Now that the fall season is mostly behind us, many of us are transitioning to Winter training. Usually, that means lots of work on the rowing machine. I have put together three rowing machine workouts that address different energy systems to provide you with a start point for your winter training. We are a couple of months away from indoor rowing races, so now is the time to make the investment and put in the time and effort to go for that personal best this indoor season.
Warm Up Before Each Workout and Cool Down After Work
Before each of these workouts, it is essential that you do a good ten to fifteen-minute warm-up row at low rates with some stretching. During that 10-15 minute row do three to four warm-up 20 stroke bursts at the following rates. 20 spm, 24 spm, 28 spm, and 32 spm. You can see the stroke rate (spm) in the top left of your performance monitor on the Concept 2 rowing machine.
Additionally, take the time to cool down after your work period. This cool down row is especially crucial for workouts #2 and #3 where significant amounts of lactic acid can pool in your muscles. The cool down helps flush this from your system and provides groundwork so that you can practice well the next day.
Workout #1 – Aerobic Base
The first workout is an aerobic base workout. It is composed of two twenty one minute efforts with three minutes of rest between pieces. The goal of this workout is to keep the rate low but generate good power at that low rate. If you are new to rowing, learning to row your longer and lower intensity workouts consistently and well is something that might take time to develop.
Rest time is 3 minutes between each effort.
2nd – 7 min at 18 spm, 7 min @20 spm, 7 min @22 spm
10 – 15 min row and stretch
The second workout in the series is an anaerobic workout. These efforts should be done at maximal effort. In essence, you are trying to create as much power as you can in a short period. You should be working at 95% of max on these pieces. The workout I have displayed below has a protocol of 6 x 500m of work. Rest time is 7 minutes between efforts to allow for quality on each piece. Aim to be consistent on all of the sprints. For example, you are aiming for six 500m times that are all within a second or two for the 500m split.
6 x 500m with 7 minutes rest between each piece. (no rate cap but suggested rate 30-32 spm).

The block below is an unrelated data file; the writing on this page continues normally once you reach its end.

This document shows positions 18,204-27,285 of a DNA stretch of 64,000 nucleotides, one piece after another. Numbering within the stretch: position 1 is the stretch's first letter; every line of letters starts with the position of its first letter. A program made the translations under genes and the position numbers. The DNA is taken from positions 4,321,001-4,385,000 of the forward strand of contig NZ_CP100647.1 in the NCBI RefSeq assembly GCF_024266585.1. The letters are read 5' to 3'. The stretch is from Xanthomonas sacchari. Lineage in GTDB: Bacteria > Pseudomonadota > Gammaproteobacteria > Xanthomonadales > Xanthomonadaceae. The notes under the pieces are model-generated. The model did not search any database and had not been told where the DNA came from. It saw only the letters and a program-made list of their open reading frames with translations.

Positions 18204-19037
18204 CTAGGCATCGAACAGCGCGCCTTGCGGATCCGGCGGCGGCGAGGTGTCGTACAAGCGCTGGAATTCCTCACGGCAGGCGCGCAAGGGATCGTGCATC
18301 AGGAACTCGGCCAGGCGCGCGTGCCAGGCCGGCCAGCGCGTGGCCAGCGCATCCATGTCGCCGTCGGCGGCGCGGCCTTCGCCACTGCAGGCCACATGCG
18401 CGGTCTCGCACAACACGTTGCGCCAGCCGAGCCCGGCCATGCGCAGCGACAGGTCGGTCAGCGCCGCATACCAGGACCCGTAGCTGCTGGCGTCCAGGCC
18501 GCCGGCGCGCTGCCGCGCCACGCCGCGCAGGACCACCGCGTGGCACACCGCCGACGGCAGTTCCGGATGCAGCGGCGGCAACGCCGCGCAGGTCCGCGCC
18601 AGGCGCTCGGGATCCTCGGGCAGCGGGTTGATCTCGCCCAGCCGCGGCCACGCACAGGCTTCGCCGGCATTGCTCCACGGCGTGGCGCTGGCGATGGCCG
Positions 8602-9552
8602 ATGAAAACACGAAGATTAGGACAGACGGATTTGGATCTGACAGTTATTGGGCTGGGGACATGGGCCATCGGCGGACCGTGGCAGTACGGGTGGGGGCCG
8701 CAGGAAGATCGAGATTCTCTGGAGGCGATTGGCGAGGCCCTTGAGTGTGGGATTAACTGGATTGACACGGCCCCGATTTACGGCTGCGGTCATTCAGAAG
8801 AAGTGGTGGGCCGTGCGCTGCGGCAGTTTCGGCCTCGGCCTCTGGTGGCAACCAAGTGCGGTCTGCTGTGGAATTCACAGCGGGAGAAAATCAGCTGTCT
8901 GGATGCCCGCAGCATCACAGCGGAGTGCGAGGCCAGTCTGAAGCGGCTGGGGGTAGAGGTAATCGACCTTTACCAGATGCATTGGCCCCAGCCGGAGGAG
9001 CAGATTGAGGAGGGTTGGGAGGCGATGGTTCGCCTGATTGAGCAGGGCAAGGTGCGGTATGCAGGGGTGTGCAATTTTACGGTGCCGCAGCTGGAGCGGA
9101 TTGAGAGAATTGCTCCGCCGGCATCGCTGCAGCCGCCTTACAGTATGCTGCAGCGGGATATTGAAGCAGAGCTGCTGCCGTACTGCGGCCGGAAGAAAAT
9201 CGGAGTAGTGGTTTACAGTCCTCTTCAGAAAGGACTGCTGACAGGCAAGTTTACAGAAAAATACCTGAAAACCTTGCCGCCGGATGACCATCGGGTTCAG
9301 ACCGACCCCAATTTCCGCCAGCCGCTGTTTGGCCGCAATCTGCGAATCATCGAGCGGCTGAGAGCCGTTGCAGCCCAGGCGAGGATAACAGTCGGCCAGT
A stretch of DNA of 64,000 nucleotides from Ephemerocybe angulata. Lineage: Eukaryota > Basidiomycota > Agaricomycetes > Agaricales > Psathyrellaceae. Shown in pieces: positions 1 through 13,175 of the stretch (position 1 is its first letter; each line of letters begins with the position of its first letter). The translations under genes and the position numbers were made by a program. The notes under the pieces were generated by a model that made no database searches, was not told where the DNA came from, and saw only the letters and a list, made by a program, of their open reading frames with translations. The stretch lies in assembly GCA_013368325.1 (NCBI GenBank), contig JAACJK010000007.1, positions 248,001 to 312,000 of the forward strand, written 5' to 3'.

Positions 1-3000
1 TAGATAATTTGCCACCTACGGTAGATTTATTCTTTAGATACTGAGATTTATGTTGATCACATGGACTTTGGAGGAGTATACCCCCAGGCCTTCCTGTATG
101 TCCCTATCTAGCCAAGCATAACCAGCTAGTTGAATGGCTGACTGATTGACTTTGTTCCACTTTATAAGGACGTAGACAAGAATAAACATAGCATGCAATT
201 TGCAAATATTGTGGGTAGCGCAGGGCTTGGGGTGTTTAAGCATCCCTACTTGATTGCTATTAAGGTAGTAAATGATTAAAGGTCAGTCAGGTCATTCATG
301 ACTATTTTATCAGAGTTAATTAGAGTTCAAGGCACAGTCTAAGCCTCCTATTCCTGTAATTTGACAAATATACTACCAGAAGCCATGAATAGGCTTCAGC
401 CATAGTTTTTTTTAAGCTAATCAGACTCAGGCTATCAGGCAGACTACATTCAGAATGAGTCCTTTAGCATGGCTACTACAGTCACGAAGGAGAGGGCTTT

Record 500m splits for each piece.
10 – 15 min row and stretch
Workout #3 – Anaerobic Threshold Work
The third workout in the series will involve you working at the anaerobic threshold. Aim for a pace that you can maintain for the piece. If you were to push a little harder than this pace, you would run out of gas quickly. This workout is hard. The suggested protocol for pacing is shown in the table below.
3 x 2000m – 6-8 minutes rest in between
|0-500m||500m – 1000m||1000m – 1500m||1500m – 2000m|
|+12 seconds of 2k split||+10 seconds of 2k split||+8 seconds of 2k split||+6 seconds of 2k split|
10-15 min light paddle and stretching to cool down.
I hope that you find that this training creates value for you and improves your rowing performance. I would try to do two to three longer aerobic sessions and then do a workout like #2 or #3. Take a look at my post on types of training to get more information about the volume of exercise you should be doing in each energy system. You want to be building a system that is good at clearing lactate. An excellent 2k time is accomplished by a volume of long-distance work at a lower intensity and not bashing away relentless at the anaerobic threshold training.
With that said, it’s is vital to put the foot on the gas as well (workouts #2 and #3), but keep this at a lower frequency than your longer lower intensity rows.
Finally, I have a twelve session workout plan that provides three workouts a week for four weeks. If you would like to purchase that plan ($25 via Paypal payment), please email me at email@example.com, and I can arrange to send you the program.